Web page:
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Academia and the Profession |

The First Positive: Computing Positive Predictive Value at the Extremes

James E. Smith, PhD; Robert L. Winkler, PhD; and Dennis G. Fryback, PhD
[+] Article and Author Information

From Duke University, Durham, North Carolina; and University of Wisconsin-Madison, Madison, Wisconsin.


Grant Support: In part by the National Science Foundation under grants SBR 98-09176 (Dr. Smith) and SES 98-18855 (Dr. Winkler).

Requests for Single Reprints: James E. Smith, PhD, Fuqua School of Business, Duke University, Box 90120, Durham, NC 27708; e-mail, jes9@mail.duke.edu.

Requests To Purchase Bulk Reprints (minimum, 100 copies): the Reprints Coordinator; phone, 215-351-2657; e-mail, reprints@mail.acponline.org.

Current Author Addresses: Drs. Smith and Winkler: Fuqua School of Business, Duke University, Box 90120, Durham, NC 27708.

Dr. Fryback: Department of Preventive Medicine, 785 WARF Building, 610 North Walnut Street, Madison, WI 53705-2397.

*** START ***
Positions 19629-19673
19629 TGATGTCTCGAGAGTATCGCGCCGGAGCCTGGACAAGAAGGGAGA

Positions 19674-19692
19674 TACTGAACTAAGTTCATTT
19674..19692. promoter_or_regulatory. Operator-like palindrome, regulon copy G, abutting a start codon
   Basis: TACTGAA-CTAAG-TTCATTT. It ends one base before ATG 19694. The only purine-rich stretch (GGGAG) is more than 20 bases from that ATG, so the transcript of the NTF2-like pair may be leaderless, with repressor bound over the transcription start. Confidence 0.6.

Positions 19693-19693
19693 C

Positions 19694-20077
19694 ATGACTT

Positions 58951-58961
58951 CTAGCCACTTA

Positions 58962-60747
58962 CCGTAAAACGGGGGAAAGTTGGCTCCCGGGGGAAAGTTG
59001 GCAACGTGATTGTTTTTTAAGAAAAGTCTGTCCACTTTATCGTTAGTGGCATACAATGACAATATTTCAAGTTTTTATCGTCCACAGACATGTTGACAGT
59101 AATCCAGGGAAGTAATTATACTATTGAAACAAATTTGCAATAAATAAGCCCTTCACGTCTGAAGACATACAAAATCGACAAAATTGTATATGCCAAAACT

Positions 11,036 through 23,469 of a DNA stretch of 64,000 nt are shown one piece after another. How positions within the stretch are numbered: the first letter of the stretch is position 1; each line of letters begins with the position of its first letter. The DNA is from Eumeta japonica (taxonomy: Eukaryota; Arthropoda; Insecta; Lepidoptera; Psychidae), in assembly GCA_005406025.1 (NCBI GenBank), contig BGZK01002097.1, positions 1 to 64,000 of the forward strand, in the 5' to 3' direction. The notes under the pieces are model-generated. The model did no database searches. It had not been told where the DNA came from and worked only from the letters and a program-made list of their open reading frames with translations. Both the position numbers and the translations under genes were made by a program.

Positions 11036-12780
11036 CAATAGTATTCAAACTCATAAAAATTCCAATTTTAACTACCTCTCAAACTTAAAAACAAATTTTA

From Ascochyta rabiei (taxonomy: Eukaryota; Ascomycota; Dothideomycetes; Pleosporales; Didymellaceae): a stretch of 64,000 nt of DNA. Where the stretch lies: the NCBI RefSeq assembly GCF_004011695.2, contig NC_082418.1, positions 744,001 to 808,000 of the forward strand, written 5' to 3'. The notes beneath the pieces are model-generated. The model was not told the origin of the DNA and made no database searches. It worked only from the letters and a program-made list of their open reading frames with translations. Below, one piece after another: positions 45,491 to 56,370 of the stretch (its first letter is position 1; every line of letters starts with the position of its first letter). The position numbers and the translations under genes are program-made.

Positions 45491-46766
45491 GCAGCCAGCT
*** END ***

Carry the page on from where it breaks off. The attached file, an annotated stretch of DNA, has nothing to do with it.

Ann Intern Med. 2000;132(10):804-809. doi:10.7326/0003-4819-132-10-200005160-00008
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Computing the positive predictive value (PPV) of a well-known test for a relatively common disease is a straightforward exercise. However, in the case of a new test for a rare disorder, the extreme numbers involved—the very low prevalence of the disorder and the lack of previous false-positive results—make it difficult to compute the PPV. As new genetic tests become available in the next decade, more and more clinicians will have to answer questions about PPVs in cases with extreme prevalence, sensitivity, and specificity. This paper presents some tools for thinking about these calculations. First, a standard PPV calculation with rough estimates of the prevalence, sensitivity, and specificity is reviewed. The “zero numerator” problem posed by not having seen any false-positive results is then discussed, and a Bayesian approach to this problem is described. The Bayesian approach requires specification of a prior distribution that describes the initial uncertainty about the false-positive rate. This prior distribution is updated as new evidence is obtained, and the updated expected false-positive rate is used to calculate PPVs. The Bayesian approach provides appropriate and defensible PPVs and can be used to estimate failure rates for other rare events as well.

Figures

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Figure 2.
Results of the Bayesian procedure using different prior distributions.
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Figure 3.
Results of the Bayesian procedure using different results of screening tests.
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